Please use this identifier to cite or link to this item:
|Title:||Comparison of vascular perturbations in an Aβ-injected animal model and in AD brain|
Jae K. Ryu
Patrick L. McGeer
James G. McLarnon
The University of British Columbia
|Keywords:||Biochemistry, Genetics and Molecular Biology;Medicine;Neuroscience|
|Citation:||International Journal of Alzheimer's Disease. (2011)|
|Abstract:||The validity of amyloid-β peptide (A1-42) intrahippocampal injection, as an animal model of Alzheimer's disease (AD), has previously been considered in terms of inflammatory reactivity and neuronal damage. In this work, we have extended the testing of the animal model to vasculature by comparison of selected properties of microvessels in vivo with those in human AD brain tissue. The injection of Aβ 1-42 , relative to control PBS (phosphate buffered saline), increased the mean number of microvessels and diminished the mean length of microvessels in the molecular layer of dentate gyrus. The animal model showed Aβ 1-42 , but not PBS, injection was associated with abnormalities in morphology of microvessels which were characterized as looping, fragmented, knob-like, uneven, and constricted. In particular, numbers of constricted microvessels, defined as vessels with diameters less than 3m, were considerably enhanced for Aβ 1-42 , compared to PBS, injection. In comparison, human AD brain demonstrated an elevated number of microvessels with a diminished mean length relative to nondemented (ND) brain. Additionally, microvessel perturbations in AD brain showed a similar pattern of morphological abnormalities to those observed in A1-42-injected rat hippocampus. Constricted microvessels were a prominent feature of AD brain but were rarely observed in ND tissue. These results provide the first evidence that a peptide-injection animal model exhibits a commonality in perturbations of microvessels compared with those evident in AD brain. © 2011 Nattinee Jantaratnotai et al.|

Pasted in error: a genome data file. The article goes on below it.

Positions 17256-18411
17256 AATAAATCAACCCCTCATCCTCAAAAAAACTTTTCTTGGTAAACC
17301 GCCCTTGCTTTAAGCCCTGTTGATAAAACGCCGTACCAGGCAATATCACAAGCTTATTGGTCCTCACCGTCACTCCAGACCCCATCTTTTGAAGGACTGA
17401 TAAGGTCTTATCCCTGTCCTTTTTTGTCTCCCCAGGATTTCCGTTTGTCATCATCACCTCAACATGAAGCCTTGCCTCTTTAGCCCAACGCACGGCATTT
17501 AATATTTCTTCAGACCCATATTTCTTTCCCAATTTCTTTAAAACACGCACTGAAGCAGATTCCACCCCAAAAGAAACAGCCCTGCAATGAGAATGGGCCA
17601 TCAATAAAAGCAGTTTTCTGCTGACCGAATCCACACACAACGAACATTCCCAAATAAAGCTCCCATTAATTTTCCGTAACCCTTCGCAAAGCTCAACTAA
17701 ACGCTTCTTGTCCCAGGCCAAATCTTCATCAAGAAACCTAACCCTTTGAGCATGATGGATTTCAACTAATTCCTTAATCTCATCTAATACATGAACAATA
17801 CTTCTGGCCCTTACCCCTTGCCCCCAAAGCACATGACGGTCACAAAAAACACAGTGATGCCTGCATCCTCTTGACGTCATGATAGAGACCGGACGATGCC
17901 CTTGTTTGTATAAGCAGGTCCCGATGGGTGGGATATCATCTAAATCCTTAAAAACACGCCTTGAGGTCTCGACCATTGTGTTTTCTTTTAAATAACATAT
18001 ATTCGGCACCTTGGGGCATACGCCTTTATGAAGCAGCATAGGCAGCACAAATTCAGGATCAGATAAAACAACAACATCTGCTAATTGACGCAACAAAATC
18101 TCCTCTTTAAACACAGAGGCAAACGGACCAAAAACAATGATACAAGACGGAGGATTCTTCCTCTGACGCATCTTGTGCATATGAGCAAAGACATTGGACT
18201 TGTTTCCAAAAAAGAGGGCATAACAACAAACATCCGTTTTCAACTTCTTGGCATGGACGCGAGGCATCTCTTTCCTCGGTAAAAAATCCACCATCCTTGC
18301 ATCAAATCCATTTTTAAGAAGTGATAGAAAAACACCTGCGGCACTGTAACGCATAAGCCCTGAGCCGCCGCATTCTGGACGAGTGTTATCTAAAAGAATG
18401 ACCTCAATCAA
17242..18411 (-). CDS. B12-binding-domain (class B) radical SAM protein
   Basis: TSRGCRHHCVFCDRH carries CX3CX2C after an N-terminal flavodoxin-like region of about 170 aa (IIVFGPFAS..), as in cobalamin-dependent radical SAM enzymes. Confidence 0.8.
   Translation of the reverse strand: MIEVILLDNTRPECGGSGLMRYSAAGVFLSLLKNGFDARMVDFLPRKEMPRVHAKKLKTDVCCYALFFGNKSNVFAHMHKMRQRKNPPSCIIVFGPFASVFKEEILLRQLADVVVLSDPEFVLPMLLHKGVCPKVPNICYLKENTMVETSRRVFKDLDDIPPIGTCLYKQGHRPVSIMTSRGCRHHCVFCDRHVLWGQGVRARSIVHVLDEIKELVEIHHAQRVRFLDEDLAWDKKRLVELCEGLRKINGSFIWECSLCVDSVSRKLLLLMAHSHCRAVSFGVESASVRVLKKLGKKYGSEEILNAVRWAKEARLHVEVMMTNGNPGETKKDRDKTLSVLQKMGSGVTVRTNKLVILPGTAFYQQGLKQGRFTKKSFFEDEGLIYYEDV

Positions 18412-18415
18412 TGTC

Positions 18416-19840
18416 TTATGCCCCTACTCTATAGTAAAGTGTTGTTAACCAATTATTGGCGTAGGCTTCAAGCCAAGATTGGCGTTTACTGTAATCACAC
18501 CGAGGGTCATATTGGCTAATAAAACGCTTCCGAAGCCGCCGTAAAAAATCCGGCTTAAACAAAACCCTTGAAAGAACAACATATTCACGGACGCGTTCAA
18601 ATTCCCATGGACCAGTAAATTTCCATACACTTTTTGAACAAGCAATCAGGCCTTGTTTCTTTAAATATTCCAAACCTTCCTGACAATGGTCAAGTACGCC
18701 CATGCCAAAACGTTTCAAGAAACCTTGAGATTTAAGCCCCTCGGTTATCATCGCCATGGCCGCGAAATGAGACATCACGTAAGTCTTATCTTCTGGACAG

|Appears in Collections:||Scopus 2011-2015|
Files in This Item:
There are no files associated with this item.
Items in DSpace are protected by copyright, with all rights reserved, unless otherwise indicated.